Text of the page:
Guest post from Peter Romary:
Harry S. Truman once said, “My definition of a leader . . . is a man who can persuade people to do what they don’t want to do, or do what they’re too lazy to do, and like it.” If we can be generous enough to overlook the sexist element of that quote, and disregard for a moment the notion of labeling anyone as “lazy,” we can learn a lot from the crux of Mr. Truman’s insight. We can even learn the secret behind a skill that any leader would do well to master: getting people to tell the truth.
If a leader is someone who can persuade others to do what they don’t want to do and like it, what we have found is that he can tap that quality to convince a person to reveal truthful information, even when that person has a very good reason to want to conceal it. No doubt, this is a feat that almost everyone considers to be extraordinarily difficult to accomplish—the art of getting someone to disclose information that he is strongly incentivized to withhold is the stuff of crime thrillers and spy movies, and very few of us can easily identify with characters who are challenged with that task. But think about it. As a leader, you’re faced with that challenge every day. Is that job candidate being truthful about his claim that he instituted processes for his previous employer that saved the company millions of dollars? Is that manager being honest with you when he says he never engaged in the harassment that your employee is alleging? Does the CFO of the company you’re looking to acquire really have confidence in the revenue numbers he’s projecting?
In our new book, “Get the Truth: Former CIA Officers Teach You How to Persuade Anyone to Tell All,” we outline a methodology, born in the secretive world of the CIA and practiced throughout the intelligence and law enforcement communities, that’s inextricably linked to Mr. Truman’s definition of a leader. It’s a methodology that compels a person to do something he doesn’t want to do—disclose truthful information that he has a reason to want to withhold—and to feel good about doing it. It’s all about getting the person in a state of mind that we call “short-term thinking mode.”
To understand this concept, consider that people tend to conceal information for a very simple reason: They fear the negative consequences of disclosing it. The trick to getting the information is to diminish that fear by distancing the person from the perceived negative consequences. We can accomplish that by shifting his focus from those consequences, if only temporarily, to a focus on why it’s OK to tell you the truth—and why he should be happy with that choice. If he’s no longer thinking about the long-term consequences, and is instead thinking about the sensible reasons you’re giving him to tell the truth, human nature will likely prevail, and he’ll base his actions on what’s immediately in front of him. To get him in that state of mind, here are some of the key elements you’ll need to incorporate into your game plan:
· Understand that up until the point when the person demonstrates a willingness to tell you the truth, you don’t want his lips moving. The more you allow him to articulate a lie or a denial, the more psychologically entrenched he will become, and the more difficult it will be do persuade him to reverse course.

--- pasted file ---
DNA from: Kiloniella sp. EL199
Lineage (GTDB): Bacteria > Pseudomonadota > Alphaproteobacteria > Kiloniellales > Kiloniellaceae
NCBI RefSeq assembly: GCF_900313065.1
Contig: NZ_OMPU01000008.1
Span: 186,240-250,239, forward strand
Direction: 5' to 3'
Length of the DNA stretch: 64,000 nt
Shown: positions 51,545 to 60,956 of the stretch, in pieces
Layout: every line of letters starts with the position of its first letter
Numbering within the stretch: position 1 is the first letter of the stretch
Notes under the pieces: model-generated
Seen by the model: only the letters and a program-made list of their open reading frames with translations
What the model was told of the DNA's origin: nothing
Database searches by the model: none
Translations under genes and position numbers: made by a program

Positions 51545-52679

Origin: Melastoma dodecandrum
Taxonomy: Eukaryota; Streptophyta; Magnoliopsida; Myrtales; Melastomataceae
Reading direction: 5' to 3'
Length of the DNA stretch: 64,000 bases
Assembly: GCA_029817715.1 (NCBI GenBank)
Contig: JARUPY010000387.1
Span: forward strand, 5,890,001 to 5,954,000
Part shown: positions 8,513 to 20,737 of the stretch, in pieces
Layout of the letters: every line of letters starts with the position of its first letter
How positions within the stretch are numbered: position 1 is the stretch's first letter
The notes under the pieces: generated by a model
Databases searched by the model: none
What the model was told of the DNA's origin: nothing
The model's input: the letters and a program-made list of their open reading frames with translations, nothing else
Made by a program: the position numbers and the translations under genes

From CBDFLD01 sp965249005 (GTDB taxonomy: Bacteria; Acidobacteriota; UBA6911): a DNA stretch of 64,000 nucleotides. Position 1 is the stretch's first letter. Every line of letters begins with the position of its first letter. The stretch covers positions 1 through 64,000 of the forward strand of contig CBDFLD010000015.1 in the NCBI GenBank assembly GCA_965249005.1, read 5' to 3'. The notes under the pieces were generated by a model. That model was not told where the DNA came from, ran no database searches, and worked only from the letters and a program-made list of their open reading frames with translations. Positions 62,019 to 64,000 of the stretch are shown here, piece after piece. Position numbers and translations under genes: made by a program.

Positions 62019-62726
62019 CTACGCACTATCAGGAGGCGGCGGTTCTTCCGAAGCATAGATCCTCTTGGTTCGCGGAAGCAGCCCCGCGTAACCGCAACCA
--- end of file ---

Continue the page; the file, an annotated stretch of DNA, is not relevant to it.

· Since you’re the one doing all the talking, start by ensuring that you maintain a very calm, low-key tone and demeanor. Success in taking the person’s mind off of those perceived negative consequences will require him to listen to you, and he’s much more likely to do that if what he’s hearing from you is a sense of understanding, empathy, and sincerity.
· Give him compelling reasons why it makes sense for him to tell you the truth. If he has committed an act of wrongdoing, for example, rationalize the behavior by assuring him that everyone is human, and that sometimes good people just make bad decisions. Minimize the seriousness of what he did by pointing out how important it is not to blow it out of proportion. Socialize the matter with the observation that people in all walks of life have found themselves in the same situation he’s in. Project the blame for his actions so he doesn’t feel so alone—also at fault might be the economy, the system, management, political enemies, unsupportive parents.
· Choose your words carefully. Remember that implicit language is more valuable to you than explicit language—when you say you want to “resolve” the issue, let the person infer that that might mean a slap on the wrist, when you’re thinking more in terms of firing him. Never use language that invokes consequences—the money wasn’t “stolen,” it was “taken.” And since you’re the one doing all the talking up until the point at which the person is prepared to tell you the truth, don’t hesitate to repeat yourself. Repetition is a powerful tool—the more frequently a person hears something, the more likely he will be to accept it, or to at least open the door to the possibility of accepting it.
This methodology has been used to remarkable effect to get the truth from terrorists, spies, and criminals, and to equal effect in dealing with the situations that leaders encounter every day in their professional and personal lives. As Mr. Truman’s insight suggests, a strengthening of these skills will yield stronger, more influential leaders.
Peter Romary is general counsel and a partner in QVerity, Inc., a Greenville, N.C.-based company founded by former CIA officers that provides training and consulting services in the detection of deception, critical interviewing, and elicitation. He is a contributor to the book, “Get the Truth: Former CIA Officers Teach You How to Persuade Anyone to Tell All,” to be released by St. Martin’s Press on March 24.